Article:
Project Supply chain planning is complex because of complex dependencies of the delivery of the final product on the timely shipping, assembly, production, and procurement of its parts. Periodic supply chain plans are made. However, during the execution of the plan, it must often be adapted, for example, because parts are delivered late or because production is delayed. This leads to changes to the plan that are often ad-hoc and suboptimal, and cause planning ‘nervousness’, i.e. frequent planning changes. Consequently, in addition to periodic planning, supply chain planning can benefit from planning techniques that assist with the day-to-day adaptations of the supply chain plan, due to the unexpected situations that arise. These ‘online’ planning techniques must take the current periodic plan into account, as well as the current status of the procurement, production, and assembly of the parts. It should then advise on changes to the plan, while minimizing planning nervousness and costs. In this project we aim to develop such a technique for online supply chain planning, using novel techniques from the area of artificial intelligence that can learn to predict – based on the current situation and unexpected events that must be handled – what the best solution is to plan for the unexpected event. A general framework for these techniques is being developed in a related project, where applications in production and transportation planning are studied. The aim of this project is to make this general framework suitable for supply chain planning. Against this background, the project has a specific focus on encoding and learning the complex relations and patterns of dependency between different activities in supply chain planning, which to the best of our knowledge has not been studied before.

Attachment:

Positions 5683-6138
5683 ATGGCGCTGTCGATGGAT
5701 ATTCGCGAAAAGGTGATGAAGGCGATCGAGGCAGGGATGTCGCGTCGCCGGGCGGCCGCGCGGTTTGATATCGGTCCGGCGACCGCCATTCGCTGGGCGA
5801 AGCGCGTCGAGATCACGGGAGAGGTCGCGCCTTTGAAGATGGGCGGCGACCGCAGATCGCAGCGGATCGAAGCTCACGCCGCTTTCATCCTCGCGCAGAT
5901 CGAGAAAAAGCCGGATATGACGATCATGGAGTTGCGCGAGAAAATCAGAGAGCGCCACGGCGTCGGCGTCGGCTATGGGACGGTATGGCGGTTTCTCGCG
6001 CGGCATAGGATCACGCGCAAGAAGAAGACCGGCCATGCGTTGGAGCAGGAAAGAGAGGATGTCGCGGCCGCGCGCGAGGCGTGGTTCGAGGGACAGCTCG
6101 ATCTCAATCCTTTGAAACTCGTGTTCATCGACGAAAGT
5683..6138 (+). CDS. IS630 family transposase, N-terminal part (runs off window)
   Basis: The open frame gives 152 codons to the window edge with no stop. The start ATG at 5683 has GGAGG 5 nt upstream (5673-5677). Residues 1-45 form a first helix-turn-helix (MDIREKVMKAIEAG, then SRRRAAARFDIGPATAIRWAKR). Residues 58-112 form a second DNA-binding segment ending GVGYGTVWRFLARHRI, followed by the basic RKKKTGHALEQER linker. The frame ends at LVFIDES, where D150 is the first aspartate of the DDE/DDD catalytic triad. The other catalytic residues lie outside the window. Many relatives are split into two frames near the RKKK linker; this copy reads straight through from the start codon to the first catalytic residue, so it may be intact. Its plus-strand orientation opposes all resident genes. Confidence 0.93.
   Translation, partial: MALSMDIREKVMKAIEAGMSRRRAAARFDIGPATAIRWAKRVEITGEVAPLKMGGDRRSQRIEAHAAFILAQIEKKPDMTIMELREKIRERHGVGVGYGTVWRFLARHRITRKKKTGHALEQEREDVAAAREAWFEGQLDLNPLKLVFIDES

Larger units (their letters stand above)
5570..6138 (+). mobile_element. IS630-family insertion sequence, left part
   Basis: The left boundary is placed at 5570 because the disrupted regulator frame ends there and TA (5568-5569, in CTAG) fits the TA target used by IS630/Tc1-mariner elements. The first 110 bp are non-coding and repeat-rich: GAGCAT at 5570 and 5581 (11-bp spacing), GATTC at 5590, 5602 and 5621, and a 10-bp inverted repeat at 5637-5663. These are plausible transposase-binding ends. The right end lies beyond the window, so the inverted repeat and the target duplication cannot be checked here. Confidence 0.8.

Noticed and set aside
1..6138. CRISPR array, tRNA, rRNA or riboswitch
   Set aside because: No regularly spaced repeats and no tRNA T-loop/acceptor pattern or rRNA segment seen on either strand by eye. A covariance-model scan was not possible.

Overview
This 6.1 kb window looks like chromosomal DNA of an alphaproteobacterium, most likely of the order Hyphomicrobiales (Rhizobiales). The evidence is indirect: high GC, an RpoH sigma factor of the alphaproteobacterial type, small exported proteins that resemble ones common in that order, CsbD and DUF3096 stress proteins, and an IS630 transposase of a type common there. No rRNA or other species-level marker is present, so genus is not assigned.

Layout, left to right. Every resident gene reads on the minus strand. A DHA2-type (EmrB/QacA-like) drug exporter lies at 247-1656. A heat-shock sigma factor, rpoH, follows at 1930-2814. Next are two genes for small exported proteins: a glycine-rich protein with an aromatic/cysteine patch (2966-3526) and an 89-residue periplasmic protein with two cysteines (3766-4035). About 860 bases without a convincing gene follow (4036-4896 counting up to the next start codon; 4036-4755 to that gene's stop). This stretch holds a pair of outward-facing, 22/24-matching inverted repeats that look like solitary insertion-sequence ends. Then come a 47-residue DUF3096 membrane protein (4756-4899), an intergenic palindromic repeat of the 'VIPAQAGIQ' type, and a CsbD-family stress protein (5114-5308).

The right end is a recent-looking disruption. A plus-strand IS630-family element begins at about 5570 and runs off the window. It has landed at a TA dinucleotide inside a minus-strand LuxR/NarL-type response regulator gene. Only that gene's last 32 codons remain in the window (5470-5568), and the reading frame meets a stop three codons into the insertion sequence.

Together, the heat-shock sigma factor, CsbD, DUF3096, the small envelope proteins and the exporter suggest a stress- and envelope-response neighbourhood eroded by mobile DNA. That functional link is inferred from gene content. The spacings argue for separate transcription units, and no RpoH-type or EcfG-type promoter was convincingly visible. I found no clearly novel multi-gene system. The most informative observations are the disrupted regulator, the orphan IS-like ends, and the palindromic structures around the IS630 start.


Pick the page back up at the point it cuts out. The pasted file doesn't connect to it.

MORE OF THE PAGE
From feared competitor to trusted companion: understanding and enhancing trust in AI over time